The first of these books was ‘Gawain’; a large soft cover binding with hand cut lettering and bold images in black, red and green. As the story takes place in a year and a day, Carolyn completed the book in the same period of time. The book works superbly as a whole and won 1st prize for the complete book in the Society of Bookbinders Competition in 1997.
One of the problems with artist’s books is how to display them to a large audience. Carolyn attempted to address this during a residency in Lewes. The Apocalyptic Book of Lewes was produced with the local community, incorporating their ideas and anecdotes. To enable it to be viewed as a whole, it was displayed as posters hung from a line
From this Carolyn moved on to producing installation pieces, literally stories in boxes. The first of these was Bluebeards Castle, seven solander boxes with constructed tableaux and text in each representing the seven doors to the castle.
Another, Beauty and the Beast, contains a miniature dressing table in a forest with drawers that open revealing tableaux of miniature objects. The text is bound in two small books, which slot in beside the dressing table. The materials too are relevant, found objects have a story, which adds to the text and inspires the design, for example an old biker jacket bought from a charity shop is used for the covering material.
With musicians as parents, music has always been very important in Carolyn’s life and in Winterreise she used the songs of Schubert as inspiration for her own text.
She likens creating artist’s books to performing music; each performance is different, although the score (or text) remains the same. The artist’s text, on transparent Japanese paper, overlays extracts from the Schubert song cycle, to make a palimpsest or dialogue with the past creation. The collagraph images and text were all made from recycled packaging. The cover of the book is made from formed white paper pulp, making a soft and fragile binding.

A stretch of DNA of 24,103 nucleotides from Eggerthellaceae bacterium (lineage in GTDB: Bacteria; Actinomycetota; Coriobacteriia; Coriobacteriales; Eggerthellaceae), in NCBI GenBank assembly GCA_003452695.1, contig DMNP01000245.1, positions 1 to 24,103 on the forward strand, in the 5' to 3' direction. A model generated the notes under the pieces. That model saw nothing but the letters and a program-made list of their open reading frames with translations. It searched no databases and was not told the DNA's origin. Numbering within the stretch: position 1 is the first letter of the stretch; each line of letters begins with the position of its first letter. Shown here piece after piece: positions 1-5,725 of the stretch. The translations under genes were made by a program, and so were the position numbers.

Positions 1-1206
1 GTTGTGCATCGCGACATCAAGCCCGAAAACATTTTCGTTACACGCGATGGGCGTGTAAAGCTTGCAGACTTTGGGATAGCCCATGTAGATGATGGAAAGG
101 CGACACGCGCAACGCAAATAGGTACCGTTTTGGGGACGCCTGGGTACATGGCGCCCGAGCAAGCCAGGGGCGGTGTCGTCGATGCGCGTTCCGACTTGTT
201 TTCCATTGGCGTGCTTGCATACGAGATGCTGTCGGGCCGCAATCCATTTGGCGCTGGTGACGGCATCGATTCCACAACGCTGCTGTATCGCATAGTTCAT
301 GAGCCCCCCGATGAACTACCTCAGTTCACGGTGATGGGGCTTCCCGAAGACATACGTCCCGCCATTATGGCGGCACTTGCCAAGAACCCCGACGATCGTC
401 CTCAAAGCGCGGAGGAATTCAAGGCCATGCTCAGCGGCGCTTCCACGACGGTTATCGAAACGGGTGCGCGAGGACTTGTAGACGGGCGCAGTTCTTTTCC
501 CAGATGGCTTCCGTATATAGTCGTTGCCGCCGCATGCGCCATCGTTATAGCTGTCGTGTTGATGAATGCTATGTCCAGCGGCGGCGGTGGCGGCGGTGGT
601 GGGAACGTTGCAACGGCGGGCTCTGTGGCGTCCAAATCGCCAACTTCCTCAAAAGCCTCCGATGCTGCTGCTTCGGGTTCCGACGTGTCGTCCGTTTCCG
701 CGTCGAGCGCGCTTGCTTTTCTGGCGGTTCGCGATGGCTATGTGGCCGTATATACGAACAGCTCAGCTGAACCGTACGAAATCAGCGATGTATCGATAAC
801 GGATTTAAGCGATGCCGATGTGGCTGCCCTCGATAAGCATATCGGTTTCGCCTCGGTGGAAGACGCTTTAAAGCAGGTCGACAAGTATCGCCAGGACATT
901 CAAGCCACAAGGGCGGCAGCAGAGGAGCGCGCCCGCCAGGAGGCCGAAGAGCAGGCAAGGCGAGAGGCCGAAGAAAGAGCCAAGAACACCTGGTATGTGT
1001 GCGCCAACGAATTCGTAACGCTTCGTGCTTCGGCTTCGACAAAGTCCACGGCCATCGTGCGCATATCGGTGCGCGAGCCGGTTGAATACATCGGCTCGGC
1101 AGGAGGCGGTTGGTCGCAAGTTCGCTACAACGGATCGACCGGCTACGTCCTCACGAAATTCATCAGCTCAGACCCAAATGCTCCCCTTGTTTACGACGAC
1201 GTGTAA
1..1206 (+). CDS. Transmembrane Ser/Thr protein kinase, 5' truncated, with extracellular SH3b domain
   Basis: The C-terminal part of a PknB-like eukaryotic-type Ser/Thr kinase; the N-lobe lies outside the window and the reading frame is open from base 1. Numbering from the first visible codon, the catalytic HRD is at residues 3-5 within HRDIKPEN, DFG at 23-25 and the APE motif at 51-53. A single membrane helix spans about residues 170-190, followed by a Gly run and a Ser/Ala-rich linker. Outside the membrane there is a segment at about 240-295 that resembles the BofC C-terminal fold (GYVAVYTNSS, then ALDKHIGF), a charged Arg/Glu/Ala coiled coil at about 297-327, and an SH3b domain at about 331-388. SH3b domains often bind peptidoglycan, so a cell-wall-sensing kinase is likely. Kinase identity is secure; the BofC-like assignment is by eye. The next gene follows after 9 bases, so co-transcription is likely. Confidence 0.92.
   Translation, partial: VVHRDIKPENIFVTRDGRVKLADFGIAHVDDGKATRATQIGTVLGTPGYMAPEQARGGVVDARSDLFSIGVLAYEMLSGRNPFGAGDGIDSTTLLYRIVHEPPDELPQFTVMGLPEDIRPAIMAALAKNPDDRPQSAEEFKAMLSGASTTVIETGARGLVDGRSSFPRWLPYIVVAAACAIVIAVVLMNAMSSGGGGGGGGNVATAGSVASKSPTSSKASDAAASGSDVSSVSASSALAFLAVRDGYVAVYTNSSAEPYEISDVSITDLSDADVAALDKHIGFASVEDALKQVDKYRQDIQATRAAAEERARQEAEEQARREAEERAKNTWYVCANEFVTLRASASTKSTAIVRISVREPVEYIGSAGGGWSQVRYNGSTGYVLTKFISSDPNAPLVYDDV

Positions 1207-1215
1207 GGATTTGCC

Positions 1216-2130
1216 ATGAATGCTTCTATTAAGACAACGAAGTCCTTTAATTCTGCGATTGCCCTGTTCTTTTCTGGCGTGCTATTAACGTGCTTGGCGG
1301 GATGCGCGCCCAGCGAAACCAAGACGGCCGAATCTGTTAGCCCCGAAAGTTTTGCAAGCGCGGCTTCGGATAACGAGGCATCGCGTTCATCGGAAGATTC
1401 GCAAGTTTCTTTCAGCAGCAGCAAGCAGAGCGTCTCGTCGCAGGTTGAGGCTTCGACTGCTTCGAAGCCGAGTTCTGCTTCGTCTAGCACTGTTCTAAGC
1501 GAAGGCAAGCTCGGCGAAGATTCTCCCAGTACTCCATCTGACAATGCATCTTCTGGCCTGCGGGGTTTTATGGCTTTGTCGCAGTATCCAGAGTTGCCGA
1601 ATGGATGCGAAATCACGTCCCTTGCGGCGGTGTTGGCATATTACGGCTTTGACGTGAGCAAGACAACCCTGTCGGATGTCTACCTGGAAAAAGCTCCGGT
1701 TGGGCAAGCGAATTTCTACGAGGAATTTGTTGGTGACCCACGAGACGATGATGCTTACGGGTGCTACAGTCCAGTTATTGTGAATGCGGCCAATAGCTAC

The final set of images were of Carolyn’s latest and largest project, which took her work as far from the Livre D’Artist concept as possible. The Falcon Bride is a story within a room, ‘a room-sized book’ based on ideas gathered during a visit to Krakow; it incorporates hand-painted books, prints, made and found objects, reworked photographs, model boats and a wicker mannequin ‘Bride’.
It brings together many of the ideas and techniques she has used in previous projects into a theatrical space where the viewer can linger and physically explore the presentation, removing the barriers of the two dimensional page.
During her talk Carolyn encouraged us to think of books outside the normal flat folded sheet format. Her work is tactile, adventurous, inventive and shows that books do not have to be precious, delicate objects hidden in boxes and cases.
As a contentious discussion opener she quoted a Today programme considering whether the climate changes in our planet should affect our view of permanence and posterity. Should we worry about the longevity of artefacts? - might our attitudes to artefacts change, the emphasis shift to embracing decay and enjoying them in the here and now. Carolyn’s view was that as an artist, considering the nature of the materials she was using, and recycling found objects and organic materials, was as important as leaving a record of ideas for the future."

Rachel Ward-Sale for Designer Bookbinders

Friday 4 January 2008

A new Hunting the Wren picture

see Modern Works on Paper Fair below.......

Watercolours and Drawings with Modern Works on Paper Art Fair

This takes place at the Royal Academy of Arts, 6 Burlington Gardens W1S 3EX

Thursday 31 january - Sunday 3 February

with a section called COVERED again, at which Parvenu Press will be exhibiting.

times of the Fair are

thursday - 11 a.m. - 9 p.m.

friday 11 a.m. - 8.30 p.m.

saturday 11 a.m. - 6 p.m.

sunday 11 a.m. - 5.30 p.m.

I am stand 9 - just inside the door.

Family illness has meant I haven't finished everything I would have liked, but I have made some new extensions from the Falcon Bride work, and will be showing 'Hunting the Wren' and 'Love Poems and Curses' - which wasn't finished for this Fair last year ( see blog archive for March and April for more pictures of these.)

I am finally ready to part with 'Beauty and the Beast' - see image above, having played about with filming it.
There are still some Winterreise's available to order, see last January's blog entry for images, and some Carnival boxes too; and collagraph prints from the 'Falcon Bride'.